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Performance evaluation of a new prognostic‐efficacy‐combination design in the context of telemedical interventions

Pigorsch, Mareen; Möckel, Martin; Gehrig, Stefan; Wiemer, Jan C.; Koehler, Friedrich; Rauch, Geraldine

Aims: Telemedical interventions in heart failure patients intend to avoid unfavourable, indication‐related events by an early, individualized care, which reacts to the current patients need. However, telemedical support is an expensive intervention, and usually only patients with high risk for unfavourable follow‐up events will be able to profit from it. Möckel et al. therefore adapted a new design which we call ‘prognostic‐efficacy‐combination design’. This design allows to define a biomarker cut‐off and to perform a randomized controlled trial (RCT) in a biomarker‐selected population within a single study. However, so far, it has not been evaluated if this double use of the control group for biomarker cut‐off definition and efficacy assessment within the RCT leads to a bias in treatment effect estimation. In this methodological research work, we therefore want to evaluate whether the ‘prognostic‐efficacy‐combination design’ leads to biased treatment effect estimates and also compare it to alternative designs. If there is a bias, we further want to analyse its magnitude under different parameter settings. Methods: We perform a systematic Monte Carlo simulation study to investigate among others potential bias, root mean square error and sensitivity, and specificity as well as the total treatment effect estimate in various realistic trial scenarios that mimic and vary the true data characteristics of the published TIM‐HF2 Trial. In particular, we vary the event proportion, the sample size, the biomarker distribution, and the lower bound for the sensitivity. Results: The results show that indeed the proposed design leads to some bias in the effect estimators, indicating an overestimation of the effect. However, this bias is relatively small in most scenarios. Conclusions: The ‘prognostic‐efficacy‐combination design’ can generally be recommended for clinical applications due to its efficiency compared to two separate trials. We recommend a sufficiently large sample size depending on the trial scenario. Our simulation code can be adapted to explore suitable sample sizes for other settings.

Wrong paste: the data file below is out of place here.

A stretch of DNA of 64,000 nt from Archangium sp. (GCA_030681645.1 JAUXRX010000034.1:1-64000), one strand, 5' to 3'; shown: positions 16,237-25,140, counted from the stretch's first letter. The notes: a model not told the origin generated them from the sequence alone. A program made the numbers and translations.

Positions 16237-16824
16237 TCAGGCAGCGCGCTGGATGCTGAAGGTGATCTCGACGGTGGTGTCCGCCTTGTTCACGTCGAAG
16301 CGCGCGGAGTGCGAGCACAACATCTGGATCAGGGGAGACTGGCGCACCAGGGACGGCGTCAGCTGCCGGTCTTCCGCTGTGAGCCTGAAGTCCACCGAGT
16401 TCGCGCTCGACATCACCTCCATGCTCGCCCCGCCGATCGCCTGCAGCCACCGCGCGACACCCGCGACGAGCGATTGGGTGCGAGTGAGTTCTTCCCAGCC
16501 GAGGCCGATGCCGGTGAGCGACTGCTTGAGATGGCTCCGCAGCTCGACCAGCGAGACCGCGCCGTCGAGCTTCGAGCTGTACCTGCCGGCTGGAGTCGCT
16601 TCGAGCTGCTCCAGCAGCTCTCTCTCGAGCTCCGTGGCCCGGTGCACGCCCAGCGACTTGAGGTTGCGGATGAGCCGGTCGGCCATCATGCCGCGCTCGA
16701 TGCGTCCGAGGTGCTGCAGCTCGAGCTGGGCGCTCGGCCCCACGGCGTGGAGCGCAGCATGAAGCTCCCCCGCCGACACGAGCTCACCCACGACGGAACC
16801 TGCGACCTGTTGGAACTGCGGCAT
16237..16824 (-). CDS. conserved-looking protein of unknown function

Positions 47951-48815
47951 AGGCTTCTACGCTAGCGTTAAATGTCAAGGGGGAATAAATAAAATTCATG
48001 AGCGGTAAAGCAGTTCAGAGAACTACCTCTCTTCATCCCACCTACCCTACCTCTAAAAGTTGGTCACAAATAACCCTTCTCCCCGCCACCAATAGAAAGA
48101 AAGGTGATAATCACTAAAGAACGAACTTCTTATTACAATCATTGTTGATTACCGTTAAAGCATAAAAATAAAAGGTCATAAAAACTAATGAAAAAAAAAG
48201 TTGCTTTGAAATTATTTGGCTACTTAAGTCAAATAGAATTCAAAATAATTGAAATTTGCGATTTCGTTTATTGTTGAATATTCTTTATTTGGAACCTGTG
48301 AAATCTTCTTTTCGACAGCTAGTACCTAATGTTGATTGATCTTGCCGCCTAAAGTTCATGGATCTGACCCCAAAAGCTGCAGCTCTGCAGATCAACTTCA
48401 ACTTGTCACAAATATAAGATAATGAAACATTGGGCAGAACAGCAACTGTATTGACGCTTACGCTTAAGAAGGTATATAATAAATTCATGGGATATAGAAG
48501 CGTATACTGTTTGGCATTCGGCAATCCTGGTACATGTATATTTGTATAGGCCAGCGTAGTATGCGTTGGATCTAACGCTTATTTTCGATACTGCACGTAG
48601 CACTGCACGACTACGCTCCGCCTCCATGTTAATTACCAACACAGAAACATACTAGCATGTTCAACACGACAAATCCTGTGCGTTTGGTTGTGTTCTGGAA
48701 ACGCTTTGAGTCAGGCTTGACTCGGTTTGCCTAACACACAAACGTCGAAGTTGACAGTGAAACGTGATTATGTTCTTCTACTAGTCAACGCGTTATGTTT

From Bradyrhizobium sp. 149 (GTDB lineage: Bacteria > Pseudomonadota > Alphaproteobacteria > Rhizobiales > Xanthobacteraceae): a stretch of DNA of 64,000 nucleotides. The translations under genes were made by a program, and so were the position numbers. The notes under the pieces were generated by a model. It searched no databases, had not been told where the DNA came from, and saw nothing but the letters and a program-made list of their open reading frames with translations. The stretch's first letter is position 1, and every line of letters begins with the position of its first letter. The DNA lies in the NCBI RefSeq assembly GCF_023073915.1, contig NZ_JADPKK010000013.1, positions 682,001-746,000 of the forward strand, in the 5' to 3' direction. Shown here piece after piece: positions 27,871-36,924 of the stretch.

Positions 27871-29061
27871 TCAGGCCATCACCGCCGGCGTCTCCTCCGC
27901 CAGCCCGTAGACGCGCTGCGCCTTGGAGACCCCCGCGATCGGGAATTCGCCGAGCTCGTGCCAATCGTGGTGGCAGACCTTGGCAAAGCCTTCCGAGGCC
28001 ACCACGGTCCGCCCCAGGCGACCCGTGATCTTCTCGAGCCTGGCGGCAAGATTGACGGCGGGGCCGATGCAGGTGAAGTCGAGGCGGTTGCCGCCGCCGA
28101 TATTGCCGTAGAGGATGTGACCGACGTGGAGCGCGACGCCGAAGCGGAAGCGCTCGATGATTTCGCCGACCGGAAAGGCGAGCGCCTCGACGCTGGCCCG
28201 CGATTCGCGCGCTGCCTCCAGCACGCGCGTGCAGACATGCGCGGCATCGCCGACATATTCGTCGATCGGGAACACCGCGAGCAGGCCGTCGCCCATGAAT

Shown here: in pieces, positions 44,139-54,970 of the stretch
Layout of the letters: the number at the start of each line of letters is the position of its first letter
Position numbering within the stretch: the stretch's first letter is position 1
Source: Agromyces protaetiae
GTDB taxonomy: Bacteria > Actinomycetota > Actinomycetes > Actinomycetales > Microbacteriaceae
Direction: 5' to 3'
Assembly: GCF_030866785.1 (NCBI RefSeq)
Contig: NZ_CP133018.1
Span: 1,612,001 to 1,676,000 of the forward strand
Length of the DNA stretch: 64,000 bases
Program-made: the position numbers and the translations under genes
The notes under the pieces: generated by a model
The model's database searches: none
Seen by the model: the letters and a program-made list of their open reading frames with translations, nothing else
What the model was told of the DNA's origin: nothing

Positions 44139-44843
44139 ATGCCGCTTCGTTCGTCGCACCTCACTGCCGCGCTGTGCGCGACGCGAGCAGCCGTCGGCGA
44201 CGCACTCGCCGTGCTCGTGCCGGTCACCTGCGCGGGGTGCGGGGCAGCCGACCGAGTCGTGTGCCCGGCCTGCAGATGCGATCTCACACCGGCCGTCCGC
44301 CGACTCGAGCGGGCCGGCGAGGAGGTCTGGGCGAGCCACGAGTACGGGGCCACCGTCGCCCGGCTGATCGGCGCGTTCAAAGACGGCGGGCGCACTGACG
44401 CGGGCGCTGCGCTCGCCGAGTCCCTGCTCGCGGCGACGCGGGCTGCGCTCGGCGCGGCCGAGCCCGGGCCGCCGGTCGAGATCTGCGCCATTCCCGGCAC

Published in: ESC Heart Failure, 10.1002/ehf2.14122, Wiley